A composite profile of the recent Waldorf graduate tells us that they (practically all) attend college, for which they feel strongly prepared (95%), are accepted to the top three colleges or universities of their choice (90%), complete their initial degree (92%), and often choose thereafter to continue to graduate or ...What is a main lesson in Waldorf? ›
Waldorf Academic, Roberto Trostli writes, “When Rudolf Steiner inaugurated the first Waldorf school, he established the “main lesson”—a two-hour class during which all academic subjects except for foreign languages would be taught.What is Waldorf education in a nutshell? ›
Waldorf Education: An Introduction. Waldorf schools offer a developmentally appropriate, experiential, and academically rigorous approach to education. They integrate the arts in all academic disciplines for children from preschool through twelfth grade to enhance and enrich learning.Do Waldorf schools teach math? ›
In Waldorf Schools, math is taught in a multidisciplinary manner. When students are young, math is introduced through imaginative stories, movement, and rhythm games. Manipulatives are often used and help to make concepts like division and fractions easier to grasp.Do Waldorf schools teach science? ›
Moreover, Waldorf education is characterized by high emphasis on inquiry-based science education (IBSE).Does Waldorf use phonics? ›
All Waldorf students who speak English should learn phonics, not just those who need extra help. The approach Steiner articulated for Waldorf education is for the German language, a language that is much more phonetically regular than English.
Waldorf School: Waldorf education takes a much less formulaic approach to the study of language arts, instead approaching and teaching topics in historically rich, art-filled blocks, by grade, in chronological order though history. Grammar lessons become more in-depth in grades 5-8.Is Waldorf good for ADHD? ›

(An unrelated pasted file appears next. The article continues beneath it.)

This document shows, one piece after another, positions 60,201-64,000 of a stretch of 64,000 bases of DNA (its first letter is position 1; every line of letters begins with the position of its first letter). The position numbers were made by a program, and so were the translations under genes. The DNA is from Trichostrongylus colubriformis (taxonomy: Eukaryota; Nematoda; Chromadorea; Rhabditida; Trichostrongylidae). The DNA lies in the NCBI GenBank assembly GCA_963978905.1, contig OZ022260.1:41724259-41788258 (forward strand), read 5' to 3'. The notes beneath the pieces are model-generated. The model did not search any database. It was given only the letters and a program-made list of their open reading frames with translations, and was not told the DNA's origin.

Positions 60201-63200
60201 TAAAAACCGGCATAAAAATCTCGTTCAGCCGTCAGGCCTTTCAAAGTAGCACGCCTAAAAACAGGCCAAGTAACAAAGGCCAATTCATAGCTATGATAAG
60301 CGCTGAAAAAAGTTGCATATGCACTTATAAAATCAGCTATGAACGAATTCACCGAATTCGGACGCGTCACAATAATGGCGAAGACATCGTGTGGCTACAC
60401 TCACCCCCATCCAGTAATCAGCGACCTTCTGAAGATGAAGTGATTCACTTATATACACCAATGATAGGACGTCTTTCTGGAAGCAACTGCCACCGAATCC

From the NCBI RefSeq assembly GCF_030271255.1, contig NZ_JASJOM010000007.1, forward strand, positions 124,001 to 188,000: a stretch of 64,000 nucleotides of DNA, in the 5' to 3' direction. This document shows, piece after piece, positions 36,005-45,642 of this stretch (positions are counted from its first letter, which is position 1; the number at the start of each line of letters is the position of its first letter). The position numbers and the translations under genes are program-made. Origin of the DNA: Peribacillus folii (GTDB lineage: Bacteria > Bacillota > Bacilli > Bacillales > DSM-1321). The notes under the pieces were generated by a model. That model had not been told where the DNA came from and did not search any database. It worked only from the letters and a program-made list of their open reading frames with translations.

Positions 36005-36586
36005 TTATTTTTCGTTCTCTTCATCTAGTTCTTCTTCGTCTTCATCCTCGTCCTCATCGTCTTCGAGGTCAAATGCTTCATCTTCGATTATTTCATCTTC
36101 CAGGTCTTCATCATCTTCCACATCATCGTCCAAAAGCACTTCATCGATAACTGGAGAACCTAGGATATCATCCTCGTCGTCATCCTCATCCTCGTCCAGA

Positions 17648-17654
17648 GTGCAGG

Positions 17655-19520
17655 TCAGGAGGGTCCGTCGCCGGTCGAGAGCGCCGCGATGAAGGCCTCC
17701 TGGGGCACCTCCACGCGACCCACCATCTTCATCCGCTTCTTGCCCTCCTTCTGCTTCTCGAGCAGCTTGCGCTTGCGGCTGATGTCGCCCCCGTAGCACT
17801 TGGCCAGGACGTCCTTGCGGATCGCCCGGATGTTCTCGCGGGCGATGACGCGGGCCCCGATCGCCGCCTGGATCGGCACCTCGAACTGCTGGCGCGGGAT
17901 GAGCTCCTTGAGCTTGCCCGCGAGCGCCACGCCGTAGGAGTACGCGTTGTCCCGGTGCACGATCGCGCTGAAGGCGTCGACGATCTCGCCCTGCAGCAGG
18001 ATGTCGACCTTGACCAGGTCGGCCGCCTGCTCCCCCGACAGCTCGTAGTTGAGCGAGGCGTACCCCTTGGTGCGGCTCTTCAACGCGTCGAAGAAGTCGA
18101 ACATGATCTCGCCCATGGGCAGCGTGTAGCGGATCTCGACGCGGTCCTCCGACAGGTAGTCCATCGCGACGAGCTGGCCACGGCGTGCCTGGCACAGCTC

The broad-based nature of the Waldorf curriculum appears to make it well suited to the ARD/ADHD child. Certain features of the pedagogy in particular seem to address the needs of these children.Why choose a Waldorf education? ›
Waldorf education, grounded in the life work of Rudolf Steiner, nurtures both the innate moral strength of children, and facilitates free and independent thinking, thus encouraging self-discovery. In a Waldorf school, teachers recognize the child's intellectual, physical, emotional, and spiritual capacities.Is Waldorf a religious school? ›
Like all Waldorf schools across the globe, we are not part of any church, nor do we espouse any particular religious doctrine. Our mission is to educate children, regardless of their cultural or religious backgrounds.What celebrities went to Waldorf School? ›
- Actors Anna Paquin, Harvey Keitel, Jennifer Aniston, Sandra Bullock, Julianna Margulies and Tilda Swinton.
- Kenneth Chenault, Chairman and CEO of American Express, former Waldorf student (Waldorf School of Garden City, NY)
These scientists, led by neuroscientist Larrison, not only found that Waldorf students significantly outperform their peers on standardized tests at the end of their middle school curriculum (8th grade), they emphasize that Waldorf students' superior performance occurs even though the students do not have a history of ...What is the anthroposophic lifestyle? ›
In the anthroposophic lifestyle, a diet comprising vegetables spontaneously fermented by lactobacilli, and a restrictive use of antibiotics, anti-pyretics and vaccinations, is typical.What do anthroposophists believe? ›
Anthroposophy (“wisdom of the human being”) is the body of spiritual teaching that underlies Waldorf Education and all the work at Sunbridge Institute. Through anthroposophy, an individual grows spiritually by applying uniquely human abilities to develop clear thinking and a truthful perception of the world.What is anthroposophy diet? ›
The concept of anthroposophical nutrition essentially corresponds to the loosely managed vegetarian diet. Dairy products are highly recommended and eggs are also permitted. The consumption of meat, fish, soy and industrially processed foods such as sugar and white flour, on the other hand, should be restricted.Is Montessori A Waldorf? ›
Main differences between Montessori and Waldorf schools. Academics: Montessori schools focus more on core academics, at least in preschool. Waldorf schools normally don't introduce core academics, at least formally, until grade 1 or 2. Work and play: Montessori schools favour work over play.